Since they were not addressed, here again are my principal concerns
with on your stance on organic tobacco growing:
1. Who decides which commodities are appropriate for inclusion and by
inference, which growers should be excluded from being considered
"organic" not because of their methodology, but their product?
2. Where do you draw the line? Obviously, there is a line to be drawn
if this line of logic is to be followed.
3. Your response below deals with one commodity, beef. But the negative
implications of tobacco which you infer *are* true on every single point
you make (or have obvious parallels) in the marketing and consumption
of alcohol. Why do you not include those malefactors - the organic
vineyard owners and the grain producers whose product is brewed or
distilled - in your list of who should not be allowed in the club?
And one final distinction: the irresponsible marketing of tobacco
products to which you refer below is not connected in any way with the
families and small companies who grow and market *organic* tobacco.
The marketplace behavior of RJR-Nabisco and Philip Morris - of which
you rightly complain - bears strong resemblance to the lack of social
conscience present whenever corporate concentration is dominant in any
area of agriculture and food distribution. Perhaps something to
consider in your earlier questioning (if I remember correctly) of why
families might be important to sustainability.
On Sun, 15 Oct 1995 WLockeretz@infonet.tufts.edu wrote:
> Several people have commented that if you criticize organic growers for
> raising tobacco, this logically leads to criticizing organic production of
> all sorts of other products, like beef, for example, which also (may) have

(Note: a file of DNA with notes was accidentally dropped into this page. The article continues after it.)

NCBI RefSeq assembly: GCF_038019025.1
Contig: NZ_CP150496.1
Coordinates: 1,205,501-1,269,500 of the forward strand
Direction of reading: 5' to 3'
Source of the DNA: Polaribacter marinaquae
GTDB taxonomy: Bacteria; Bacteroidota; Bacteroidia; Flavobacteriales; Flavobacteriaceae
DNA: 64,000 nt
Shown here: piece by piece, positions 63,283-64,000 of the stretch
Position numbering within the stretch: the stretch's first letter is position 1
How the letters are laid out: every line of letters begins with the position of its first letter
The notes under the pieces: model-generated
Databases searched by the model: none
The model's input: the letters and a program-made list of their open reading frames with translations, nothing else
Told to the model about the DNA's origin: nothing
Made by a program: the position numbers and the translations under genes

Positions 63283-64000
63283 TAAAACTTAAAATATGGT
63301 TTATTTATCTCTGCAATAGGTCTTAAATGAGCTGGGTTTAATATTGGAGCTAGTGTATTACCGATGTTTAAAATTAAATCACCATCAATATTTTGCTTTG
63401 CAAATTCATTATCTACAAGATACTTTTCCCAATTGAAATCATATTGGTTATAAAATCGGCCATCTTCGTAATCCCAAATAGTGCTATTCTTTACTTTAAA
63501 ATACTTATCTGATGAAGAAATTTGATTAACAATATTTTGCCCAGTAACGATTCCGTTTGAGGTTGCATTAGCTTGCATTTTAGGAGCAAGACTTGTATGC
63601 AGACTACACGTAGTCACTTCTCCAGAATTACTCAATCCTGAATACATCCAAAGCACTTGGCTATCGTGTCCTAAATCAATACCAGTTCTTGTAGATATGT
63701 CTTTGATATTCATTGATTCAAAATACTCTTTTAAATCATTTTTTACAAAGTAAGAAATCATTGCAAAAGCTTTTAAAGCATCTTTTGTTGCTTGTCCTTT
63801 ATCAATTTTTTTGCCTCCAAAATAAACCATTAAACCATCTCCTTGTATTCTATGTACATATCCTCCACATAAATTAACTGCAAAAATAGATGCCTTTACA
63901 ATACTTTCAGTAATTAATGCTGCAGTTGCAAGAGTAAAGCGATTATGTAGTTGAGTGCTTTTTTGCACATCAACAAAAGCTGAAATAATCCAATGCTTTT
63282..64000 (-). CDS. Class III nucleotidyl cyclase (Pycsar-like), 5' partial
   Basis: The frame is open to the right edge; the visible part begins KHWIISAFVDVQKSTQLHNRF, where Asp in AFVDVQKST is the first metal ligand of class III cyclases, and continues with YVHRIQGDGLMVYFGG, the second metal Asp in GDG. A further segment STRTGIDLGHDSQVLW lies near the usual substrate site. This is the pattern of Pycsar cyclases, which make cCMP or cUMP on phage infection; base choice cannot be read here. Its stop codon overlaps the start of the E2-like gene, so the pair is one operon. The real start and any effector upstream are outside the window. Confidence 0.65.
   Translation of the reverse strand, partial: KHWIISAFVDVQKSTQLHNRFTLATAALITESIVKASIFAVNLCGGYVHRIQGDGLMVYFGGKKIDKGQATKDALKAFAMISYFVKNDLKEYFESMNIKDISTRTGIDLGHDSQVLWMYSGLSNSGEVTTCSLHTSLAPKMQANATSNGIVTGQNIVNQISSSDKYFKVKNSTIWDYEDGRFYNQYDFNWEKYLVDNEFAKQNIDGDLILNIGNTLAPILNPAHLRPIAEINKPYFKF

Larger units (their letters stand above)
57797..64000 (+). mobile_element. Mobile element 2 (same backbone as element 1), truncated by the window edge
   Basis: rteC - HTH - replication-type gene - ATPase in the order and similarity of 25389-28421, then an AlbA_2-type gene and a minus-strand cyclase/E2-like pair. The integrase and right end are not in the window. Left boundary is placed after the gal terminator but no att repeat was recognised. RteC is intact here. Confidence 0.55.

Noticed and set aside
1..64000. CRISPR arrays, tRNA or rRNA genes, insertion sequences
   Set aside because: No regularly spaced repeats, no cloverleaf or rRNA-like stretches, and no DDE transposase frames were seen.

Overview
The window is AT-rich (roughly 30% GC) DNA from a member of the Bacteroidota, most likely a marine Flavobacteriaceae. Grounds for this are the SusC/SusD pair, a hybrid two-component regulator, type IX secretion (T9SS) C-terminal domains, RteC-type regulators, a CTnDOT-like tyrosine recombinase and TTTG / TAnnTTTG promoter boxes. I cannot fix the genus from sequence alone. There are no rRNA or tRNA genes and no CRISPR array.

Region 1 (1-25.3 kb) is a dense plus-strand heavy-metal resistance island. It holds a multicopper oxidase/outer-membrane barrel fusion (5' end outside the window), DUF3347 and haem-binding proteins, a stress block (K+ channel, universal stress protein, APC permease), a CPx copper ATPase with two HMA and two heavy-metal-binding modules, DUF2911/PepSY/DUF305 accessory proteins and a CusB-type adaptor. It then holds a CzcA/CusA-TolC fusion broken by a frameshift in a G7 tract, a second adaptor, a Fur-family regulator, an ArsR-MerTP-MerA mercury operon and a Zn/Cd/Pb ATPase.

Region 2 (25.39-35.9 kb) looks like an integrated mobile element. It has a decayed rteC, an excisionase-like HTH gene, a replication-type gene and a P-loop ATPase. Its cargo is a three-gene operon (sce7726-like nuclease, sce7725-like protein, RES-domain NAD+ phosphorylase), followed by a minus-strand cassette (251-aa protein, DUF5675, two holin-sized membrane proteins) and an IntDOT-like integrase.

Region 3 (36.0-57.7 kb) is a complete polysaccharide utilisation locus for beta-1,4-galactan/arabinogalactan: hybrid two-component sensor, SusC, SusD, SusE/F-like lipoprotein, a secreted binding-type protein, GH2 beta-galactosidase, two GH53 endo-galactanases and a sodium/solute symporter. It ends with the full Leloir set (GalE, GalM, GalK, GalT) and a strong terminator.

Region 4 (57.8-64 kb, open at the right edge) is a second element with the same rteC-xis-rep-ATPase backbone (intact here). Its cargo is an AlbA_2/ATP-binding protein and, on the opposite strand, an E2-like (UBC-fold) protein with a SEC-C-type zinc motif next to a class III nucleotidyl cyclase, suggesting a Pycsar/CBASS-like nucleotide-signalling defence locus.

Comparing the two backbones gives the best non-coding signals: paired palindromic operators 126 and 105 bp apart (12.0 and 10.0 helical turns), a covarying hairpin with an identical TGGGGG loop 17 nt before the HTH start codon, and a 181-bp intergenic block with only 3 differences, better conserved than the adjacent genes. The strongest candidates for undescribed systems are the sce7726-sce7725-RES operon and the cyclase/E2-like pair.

> health hazards. However, I don't think we need worry about where else this
> alleged "polical correctness" will lead, nor that we are on a "slippery
> slope," as one respondent put it, for several reasons:
> 1. People don't wear cholesterol patches to be able to quit roast beef;
> no wag ever bothered to say: "It's easy to give up roast beef -- I've
> done it dozens of times."
> 2. No parents' groups have been organized in outrage over promotion of
> roast beef to kids, such as through a "Joe Roast Beef" character.
> 3. Hospitals, schools, offices, etc., have not found it necessary to
> restrict eating roast beef in order to protect the health and comfort of
> those who are *not* eating it.
> 4. If eating roast beef really is harmful to one's health, at least you don't
> see the beef industry sponsoring women-oriented sporting events or
> cynically throwing around money in the black community in the hopes of
> getting these groups to burden their health even more, to make up for
> the decline in their main customer base.
> 5. No fires have been started by eating roast beef in bed.
> 6. After people eat roast beef, they don't throw the scraps on the sidewalk.
> William Lockeretz
> Tufts University